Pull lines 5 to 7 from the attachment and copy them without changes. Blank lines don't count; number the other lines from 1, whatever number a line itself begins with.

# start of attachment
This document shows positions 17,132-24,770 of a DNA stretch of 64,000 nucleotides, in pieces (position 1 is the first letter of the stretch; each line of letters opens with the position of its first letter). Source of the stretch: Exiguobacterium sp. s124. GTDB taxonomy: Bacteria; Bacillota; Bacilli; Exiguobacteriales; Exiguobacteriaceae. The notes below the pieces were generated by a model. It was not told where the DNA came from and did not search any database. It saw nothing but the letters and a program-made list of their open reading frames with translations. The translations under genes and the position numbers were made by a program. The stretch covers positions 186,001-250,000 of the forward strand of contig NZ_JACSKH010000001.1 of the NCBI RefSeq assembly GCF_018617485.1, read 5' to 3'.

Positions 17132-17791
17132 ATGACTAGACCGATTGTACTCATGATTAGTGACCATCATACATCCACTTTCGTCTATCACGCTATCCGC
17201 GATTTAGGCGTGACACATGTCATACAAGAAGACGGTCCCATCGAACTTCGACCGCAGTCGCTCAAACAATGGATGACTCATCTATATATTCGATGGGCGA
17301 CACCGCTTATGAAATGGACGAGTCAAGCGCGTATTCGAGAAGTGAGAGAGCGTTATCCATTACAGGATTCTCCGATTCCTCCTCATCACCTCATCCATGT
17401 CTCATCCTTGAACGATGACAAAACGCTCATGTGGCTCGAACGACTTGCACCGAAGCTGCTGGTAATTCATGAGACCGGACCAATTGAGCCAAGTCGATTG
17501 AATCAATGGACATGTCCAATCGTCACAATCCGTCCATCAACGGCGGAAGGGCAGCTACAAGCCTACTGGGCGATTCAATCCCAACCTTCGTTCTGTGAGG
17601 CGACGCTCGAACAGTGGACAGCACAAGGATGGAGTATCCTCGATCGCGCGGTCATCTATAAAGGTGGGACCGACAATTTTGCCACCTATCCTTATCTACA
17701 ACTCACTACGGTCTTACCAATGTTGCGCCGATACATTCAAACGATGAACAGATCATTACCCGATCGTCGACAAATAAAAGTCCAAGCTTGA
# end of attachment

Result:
17301 CACCGCTTATGAAATGGACGAGTCAAGCGCGTATTCGAGAAGTGAGAGAGCGTTATCCATTACAGGATTCTCCGATTCCTCCTCATCACCTCATCCATGT
17401 CTCATCCTTGAACGATGACAAAACGCTCATGTGGCTCGAACGACTTGCACCGAAGCTGCTGGTAATTCATGAGACCGGACCAATTGAGCCAAGTCGATTG
17501 AATCAATGGACATGTCCAATCGTCACAATCCGTCCATCAACGGCGGAAGGGCAGCTACAAGCCTACTGGGCGATTCAATCCCAACCTTCGTTCTGTGAGG